McKinney also coordinates NABA’s Accounting Career Awareness Program, a one-week residency program for high school students held each summer.
“ACAP introduces students to career opportunities in accounting through a carefully constructed curriculum that involves Culverhouse faculty and guest lecturers from business and government,” McKinney said.
A nonprofit organization and the only program of its kind in Alabama, ACAP received funding in 2011 from Alabama Power Co., Ernst & Young, LLP, PricewaterhouseCoopers LLP, Deloitte, KMPG, Dixon Hughes PLLC, the Culverhouse College of Commerce and the ASCPA. Because of this funding, there is no cost to participate. ACAP ranks third in the nation in local chapter participation, a spot it achieved in only its second year of existence. The local chapter has 40 participants.
Through ACAP, high school students receive information about maintaining cultural and ethnic identities, business integrity, accounting, college admissions and financial aid processes, culture and diversity, cash management and financial planning, and more.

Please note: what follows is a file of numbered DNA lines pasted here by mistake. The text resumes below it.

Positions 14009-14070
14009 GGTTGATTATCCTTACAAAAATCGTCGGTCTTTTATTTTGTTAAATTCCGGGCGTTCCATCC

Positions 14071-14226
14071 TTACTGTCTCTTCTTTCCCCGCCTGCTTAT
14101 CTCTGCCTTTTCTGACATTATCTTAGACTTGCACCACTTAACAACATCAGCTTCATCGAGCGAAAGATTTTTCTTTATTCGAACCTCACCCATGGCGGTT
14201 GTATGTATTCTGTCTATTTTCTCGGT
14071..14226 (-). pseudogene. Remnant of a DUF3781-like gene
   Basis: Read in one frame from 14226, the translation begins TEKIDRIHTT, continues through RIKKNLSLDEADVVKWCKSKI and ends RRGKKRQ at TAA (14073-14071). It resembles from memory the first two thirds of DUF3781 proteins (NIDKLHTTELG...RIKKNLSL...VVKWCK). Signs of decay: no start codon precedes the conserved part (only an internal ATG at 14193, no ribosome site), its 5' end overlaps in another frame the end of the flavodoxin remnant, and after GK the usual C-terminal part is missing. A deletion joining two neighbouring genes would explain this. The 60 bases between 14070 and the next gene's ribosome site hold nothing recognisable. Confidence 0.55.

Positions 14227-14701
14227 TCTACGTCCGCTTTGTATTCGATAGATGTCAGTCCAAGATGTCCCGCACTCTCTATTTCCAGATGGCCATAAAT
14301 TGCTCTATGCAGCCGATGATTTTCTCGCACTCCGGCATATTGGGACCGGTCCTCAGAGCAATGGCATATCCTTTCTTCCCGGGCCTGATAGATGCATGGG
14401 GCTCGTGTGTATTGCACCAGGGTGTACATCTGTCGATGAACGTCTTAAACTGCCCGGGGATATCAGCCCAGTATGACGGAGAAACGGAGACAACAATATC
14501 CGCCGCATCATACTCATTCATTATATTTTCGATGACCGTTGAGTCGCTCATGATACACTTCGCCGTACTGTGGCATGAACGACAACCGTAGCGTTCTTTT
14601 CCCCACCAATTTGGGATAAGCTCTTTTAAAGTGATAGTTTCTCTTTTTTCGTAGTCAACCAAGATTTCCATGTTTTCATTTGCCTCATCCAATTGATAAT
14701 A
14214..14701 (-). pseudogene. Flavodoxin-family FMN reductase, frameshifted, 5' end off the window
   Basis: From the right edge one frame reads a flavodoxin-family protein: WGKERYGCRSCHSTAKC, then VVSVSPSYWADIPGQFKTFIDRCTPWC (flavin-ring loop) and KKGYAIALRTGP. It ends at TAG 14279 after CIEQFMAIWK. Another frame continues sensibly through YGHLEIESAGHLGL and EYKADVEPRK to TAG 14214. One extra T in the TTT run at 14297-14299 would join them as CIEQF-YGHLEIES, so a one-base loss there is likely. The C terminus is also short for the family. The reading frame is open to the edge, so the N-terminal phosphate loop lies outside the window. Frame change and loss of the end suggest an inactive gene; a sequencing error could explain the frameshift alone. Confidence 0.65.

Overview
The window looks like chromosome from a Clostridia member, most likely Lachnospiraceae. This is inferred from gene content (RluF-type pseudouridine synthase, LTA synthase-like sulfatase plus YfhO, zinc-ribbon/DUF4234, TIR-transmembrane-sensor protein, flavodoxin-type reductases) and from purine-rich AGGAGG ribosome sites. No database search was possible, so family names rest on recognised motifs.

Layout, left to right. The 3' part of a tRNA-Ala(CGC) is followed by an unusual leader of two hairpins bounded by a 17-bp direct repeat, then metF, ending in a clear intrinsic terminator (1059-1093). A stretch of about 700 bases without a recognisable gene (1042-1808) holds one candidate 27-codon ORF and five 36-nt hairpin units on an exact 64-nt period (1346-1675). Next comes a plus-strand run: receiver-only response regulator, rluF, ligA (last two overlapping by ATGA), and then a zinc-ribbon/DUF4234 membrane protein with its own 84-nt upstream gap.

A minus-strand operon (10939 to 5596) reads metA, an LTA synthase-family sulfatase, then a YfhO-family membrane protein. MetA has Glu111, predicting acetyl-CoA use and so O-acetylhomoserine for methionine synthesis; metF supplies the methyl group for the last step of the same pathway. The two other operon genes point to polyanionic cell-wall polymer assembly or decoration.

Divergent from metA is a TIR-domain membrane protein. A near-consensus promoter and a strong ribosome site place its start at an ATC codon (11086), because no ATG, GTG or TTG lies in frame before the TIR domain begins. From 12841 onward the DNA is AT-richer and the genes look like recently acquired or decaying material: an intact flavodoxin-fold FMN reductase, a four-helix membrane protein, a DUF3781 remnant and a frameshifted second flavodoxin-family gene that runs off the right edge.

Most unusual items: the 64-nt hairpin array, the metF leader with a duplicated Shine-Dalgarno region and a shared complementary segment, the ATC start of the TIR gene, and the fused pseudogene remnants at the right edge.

“We try to give them the ins and outs of internships, available jobs, potential travel and other opportunities they have after we train them to be of value,” McKinney said.
“I encourage minorities to go to a school that has these good academics and good social life,” Simon said. “Everyone is not going to look like you, but in the real world, it’s going to be the same. Don’t let being a minority let you not go anywhere.”
More than a decade ago, professor Diane Johnson recognized the need for a mentoring program to help female students — who at the time were another minority in the business school — prepare for the job market. Not only were some of her students asking how to prepare for job interviews, but some inquired about social graces at meals during those job interviews. The Women’s Initiative became reality when support — both financially and mentor volunteers — arrived in its first year from female Culverhouse graduates.